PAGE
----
Substance use & misuse 2016 10 2152(3) 340-350 doi 10.1080/10826084.2016.1225767
Hepatitis C virus (HCV) infection is hyperendemic among people who inject drugs; nonsterile drug injection is the principle risk for HCV acquisition. Due to gaps in the HCV care continuum, there have been recommendations in the United States emphasizing age-rather than risk-based testing strategies. The central research focus of this project is to explore the meanings and implications of the shift in emphasis from risk-based to age-based HCV testing with regard to people who use drugs.
Content analysis and critical discourse analysis, informed by eco-social theory, were used to examine relevant documents.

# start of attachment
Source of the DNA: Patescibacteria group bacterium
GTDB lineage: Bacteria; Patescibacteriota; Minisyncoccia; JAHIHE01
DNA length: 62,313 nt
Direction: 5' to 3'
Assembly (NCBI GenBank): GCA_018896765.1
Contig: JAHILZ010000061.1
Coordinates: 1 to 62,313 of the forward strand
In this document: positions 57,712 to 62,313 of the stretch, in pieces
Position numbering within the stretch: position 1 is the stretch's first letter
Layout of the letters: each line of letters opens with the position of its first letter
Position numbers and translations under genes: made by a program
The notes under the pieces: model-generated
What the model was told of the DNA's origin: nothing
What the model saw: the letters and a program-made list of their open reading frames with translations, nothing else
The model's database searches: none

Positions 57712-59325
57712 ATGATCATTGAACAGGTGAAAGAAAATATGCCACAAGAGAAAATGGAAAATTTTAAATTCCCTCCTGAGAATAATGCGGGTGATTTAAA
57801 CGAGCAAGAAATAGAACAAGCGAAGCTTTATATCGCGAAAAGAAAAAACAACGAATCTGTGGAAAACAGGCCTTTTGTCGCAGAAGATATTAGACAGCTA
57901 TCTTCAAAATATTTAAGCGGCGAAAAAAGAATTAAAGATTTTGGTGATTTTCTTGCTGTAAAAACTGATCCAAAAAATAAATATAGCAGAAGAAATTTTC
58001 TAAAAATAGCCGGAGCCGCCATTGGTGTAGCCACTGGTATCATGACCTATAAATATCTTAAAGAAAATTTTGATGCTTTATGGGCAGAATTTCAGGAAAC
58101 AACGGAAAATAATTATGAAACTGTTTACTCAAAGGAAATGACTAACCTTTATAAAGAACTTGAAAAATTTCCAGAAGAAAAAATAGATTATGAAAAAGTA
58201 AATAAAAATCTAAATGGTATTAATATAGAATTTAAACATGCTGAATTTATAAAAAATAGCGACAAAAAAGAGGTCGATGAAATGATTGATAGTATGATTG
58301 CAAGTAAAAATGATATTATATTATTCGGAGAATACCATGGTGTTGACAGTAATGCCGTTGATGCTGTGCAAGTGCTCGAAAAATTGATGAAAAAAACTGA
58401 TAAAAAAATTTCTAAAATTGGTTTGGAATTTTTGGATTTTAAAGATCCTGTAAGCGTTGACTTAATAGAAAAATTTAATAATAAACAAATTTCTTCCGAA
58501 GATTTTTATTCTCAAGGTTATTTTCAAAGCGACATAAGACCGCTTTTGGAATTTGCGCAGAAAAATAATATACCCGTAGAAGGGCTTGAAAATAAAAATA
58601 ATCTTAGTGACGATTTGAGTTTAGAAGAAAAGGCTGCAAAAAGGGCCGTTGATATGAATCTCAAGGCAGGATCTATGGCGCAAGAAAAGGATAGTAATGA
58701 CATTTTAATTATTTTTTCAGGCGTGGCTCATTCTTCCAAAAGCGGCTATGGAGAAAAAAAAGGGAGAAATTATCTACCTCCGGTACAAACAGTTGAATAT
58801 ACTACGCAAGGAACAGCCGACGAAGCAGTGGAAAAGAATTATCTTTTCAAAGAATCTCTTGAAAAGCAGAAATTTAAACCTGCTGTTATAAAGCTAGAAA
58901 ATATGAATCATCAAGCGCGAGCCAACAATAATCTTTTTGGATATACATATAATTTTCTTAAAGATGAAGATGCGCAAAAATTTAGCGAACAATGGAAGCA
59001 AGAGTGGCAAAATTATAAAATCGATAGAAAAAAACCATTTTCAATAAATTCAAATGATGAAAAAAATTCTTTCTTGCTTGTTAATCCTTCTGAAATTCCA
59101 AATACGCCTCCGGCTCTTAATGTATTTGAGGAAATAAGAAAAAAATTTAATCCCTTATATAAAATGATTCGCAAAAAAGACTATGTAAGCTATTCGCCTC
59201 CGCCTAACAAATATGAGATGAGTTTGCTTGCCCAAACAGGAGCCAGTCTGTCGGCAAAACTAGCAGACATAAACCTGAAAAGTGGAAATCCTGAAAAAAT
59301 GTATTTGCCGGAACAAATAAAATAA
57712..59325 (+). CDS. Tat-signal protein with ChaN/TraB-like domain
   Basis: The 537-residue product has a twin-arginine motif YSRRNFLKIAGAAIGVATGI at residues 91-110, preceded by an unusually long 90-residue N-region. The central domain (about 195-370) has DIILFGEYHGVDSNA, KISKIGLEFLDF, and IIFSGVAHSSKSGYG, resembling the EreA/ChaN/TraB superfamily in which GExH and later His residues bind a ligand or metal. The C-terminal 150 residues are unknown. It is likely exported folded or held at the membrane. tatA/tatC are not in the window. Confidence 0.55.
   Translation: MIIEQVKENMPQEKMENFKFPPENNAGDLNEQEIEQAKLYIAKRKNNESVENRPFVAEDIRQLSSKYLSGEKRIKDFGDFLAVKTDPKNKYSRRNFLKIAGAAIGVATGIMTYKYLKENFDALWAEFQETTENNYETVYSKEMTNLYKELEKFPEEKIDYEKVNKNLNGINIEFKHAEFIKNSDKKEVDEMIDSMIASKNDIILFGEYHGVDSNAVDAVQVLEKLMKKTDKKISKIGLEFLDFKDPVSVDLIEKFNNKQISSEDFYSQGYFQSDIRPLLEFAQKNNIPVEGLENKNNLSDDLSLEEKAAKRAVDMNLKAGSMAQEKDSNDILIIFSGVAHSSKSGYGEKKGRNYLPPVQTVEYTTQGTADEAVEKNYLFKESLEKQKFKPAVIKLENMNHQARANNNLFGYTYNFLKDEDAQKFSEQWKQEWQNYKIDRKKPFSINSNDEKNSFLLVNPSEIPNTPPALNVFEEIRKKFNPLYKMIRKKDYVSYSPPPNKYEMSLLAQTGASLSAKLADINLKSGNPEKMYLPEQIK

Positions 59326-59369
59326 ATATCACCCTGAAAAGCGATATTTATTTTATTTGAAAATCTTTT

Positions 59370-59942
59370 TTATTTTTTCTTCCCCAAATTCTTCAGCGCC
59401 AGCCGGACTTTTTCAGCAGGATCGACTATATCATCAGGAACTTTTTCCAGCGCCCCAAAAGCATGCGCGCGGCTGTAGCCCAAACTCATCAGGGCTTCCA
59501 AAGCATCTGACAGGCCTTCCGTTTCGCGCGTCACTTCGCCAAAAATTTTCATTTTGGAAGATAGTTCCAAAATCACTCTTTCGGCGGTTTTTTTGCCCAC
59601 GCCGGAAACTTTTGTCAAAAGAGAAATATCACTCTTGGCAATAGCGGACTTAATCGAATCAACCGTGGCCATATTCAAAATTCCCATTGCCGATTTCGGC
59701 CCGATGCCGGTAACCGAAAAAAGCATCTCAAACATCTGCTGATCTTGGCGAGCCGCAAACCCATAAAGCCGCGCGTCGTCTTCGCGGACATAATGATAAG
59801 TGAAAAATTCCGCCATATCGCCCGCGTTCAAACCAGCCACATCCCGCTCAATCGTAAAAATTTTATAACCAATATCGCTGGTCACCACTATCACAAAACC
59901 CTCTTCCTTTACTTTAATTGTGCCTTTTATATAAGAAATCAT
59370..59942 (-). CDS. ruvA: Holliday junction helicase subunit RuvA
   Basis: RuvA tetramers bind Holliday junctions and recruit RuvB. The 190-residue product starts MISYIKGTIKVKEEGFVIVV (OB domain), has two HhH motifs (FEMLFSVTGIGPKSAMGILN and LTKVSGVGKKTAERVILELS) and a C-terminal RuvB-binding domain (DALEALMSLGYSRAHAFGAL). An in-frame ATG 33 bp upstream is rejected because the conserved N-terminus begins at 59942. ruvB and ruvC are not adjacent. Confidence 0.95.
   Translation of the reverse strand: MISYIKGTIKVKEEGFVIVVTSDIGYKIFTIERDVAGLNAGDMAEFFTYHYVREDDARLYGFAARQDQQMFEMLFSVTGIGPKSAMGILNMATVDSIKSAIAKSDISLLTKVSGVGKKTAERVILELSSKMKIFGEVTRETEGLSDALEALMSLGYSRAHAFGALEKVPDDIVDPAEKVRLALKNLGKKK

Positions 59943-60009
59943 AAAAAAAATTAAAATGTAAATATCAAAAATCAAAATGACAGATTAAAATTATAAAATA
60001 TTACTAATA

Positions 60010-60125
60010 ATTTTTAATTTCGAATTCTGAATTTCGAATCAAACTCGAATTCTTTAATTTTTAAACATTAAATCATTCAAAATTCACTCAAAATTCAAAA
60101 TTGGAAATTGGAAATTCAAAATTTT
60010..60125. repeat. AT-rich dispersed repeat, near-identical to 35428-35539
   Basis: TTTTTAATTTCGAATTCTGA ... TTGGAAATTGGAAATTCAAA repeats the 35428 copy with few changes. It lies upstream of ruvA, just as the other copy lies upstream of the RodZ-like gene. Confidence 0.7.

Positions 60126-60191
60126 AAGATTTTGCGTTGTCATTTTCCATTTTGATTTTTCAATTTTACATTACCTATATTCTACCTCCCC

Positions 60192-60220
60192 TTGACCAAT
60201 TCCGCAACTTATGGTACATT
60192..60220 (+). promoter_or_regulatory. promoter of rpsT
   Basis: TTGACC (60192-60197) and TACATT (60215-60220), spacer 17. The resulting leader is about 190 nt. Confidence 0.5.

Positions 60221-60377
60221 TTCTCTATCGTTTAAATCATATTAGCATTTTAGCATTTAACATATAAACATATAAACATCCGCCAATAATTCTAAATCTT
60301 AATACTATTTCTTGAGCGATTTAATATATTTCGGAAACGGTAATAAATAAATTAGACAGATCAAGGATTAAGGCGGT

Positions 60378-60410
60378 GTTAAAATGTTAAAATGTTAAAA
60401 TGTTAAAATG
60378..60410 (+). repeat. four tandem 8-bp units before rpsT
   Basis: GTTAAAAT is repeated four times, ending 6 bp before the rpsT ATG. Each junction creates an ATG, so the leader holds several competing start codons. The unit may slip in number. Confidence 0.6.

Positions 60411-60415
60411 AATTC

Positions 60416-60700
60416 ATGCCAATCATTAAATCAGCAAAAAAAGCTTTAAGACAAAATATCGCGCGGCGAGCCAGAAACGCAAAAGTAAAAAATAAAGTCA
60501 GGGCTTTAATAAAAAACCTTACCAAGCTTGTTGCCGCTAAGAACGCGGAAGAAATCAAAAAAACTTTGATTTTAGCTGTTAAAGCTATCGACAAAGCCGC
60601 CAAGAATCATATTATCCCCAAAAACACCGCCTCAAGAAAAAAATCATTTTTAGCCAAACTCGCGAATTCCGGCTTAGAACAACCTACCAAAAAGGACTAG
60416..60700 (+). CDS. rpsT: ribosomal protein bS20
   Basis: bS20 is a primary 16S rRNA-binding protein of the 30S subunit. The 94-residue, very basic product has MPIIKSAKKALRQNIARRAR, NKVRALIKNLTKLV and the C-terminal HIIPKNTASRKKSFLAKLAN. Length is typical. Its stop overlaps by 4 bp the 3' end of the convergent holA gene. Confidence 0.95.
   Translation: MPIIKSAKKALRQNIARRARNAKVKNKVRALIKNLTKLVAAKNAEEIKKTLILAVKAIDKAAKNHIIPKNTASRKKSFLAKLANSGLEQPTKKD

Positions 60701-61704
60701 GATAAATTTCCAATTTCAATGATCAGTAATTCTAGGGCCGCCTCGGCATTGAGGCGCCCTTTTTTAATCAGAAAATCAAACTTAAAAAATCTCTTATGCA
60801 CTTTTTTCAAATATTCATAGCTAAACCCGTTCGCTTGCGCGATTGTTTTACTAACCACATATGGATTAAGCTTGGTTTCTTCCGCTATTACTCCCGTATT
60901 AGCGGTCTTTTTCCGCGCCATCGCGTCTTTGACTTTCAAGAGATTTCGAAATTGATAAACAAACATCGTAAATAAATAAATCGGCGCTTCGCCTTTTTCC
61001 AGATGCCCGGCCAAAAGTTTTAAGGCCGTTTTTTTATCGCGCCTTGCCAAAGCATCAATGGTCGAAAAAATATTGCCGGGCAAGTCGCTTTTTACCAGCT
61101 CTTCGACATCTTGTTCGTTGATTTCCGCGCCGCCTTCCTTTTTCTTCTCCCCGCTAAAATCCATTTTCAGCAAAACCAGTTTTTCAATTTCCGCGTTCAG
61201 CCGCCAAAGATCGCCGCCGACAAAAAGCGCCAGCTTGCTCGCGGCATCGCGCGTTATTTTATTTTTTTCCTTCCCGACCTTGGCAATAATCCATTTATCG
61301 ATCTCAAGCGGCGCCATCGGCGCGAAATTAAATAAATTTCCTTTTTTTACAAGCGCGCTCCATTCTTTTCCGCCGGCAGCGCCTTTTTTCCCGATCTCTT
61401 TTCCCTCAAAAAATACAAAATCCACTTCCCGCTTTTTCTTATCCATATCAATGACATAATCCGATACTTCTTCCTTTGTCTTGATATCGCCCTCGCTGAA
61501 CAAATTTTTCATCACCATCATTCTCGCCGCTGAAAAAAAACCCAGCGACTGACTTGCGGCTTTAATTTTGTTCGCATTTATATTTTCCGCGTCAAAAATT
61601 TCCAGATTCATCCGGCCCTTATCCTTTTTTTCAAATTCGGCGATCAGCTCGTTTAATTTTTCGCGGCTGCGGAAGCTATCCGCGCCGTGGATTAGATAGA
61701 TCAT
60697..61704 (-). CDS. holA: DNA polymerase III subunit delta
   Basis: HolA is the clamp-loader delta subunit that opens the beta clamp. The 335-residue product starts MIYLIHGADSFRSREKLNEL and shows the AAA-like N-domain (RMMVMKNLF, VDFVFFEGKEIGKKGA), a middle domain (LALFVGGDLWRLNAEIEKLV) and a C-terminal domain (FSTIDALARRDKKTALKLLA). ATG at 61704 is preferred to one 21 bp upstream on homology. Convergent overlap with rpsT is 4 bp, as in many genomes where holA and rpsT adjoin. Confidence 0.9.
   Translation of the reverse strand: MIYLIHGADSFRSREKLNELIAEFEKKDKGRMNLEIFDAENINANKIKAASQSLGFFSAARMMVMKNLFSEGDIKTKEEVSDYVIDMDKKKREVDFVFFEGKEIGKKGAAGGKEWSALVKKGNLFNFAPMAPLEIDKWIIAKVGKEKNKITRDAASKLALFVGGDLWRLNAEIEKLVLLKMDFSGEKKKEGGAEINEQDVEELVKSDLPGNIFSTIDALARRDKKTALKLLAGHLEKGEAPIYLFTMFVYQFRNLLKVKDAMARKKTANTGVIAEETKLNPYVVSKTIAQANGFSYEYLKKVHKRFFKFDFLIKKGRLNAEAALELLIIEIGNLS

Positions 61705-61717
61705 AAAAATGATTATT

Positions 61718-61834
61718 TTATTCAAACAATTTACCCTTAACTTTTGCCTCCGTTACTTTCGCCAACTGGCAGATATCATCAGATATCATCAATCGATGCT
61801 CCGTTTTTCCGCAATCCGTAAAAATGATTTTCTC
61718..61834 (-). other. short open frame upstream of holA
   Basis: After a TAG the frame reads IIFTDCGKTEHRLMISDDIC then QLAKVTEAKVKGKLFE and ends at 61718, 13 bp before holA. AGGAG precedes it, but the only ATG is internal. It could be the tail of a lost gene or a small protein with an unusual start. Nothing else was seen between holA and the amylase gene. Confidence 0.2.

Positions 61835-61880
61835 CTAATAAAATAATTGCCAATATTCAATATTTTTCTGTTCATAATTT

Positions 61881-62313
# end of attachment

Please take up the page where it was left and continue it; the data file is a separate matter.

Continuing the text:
Fifteen documents were assessed for eligibility; 6 documents comprised the final set reviewed. In content analysis, age-based testing was both mentioned more frequently and was supported more strongly than risk-based testing. Risk-based testing was frequently mentioned in terms minimizing its use and drug use was often mentioned only euphemistically. The reframed emphasis largely removed discussion of injection drug use from discussion of HCV risks.
Shifting the emphasis of HCV testing from testing based on specific routes of transmission and risk to testing based on age removes injection drug use from HCV discourse. This has the potential to either facilitate HCV care for drug users or to further stigmatize and marginalize drug use and people who use drugs. The potential implications of this shift in testing emphasis for public health merit further investigation.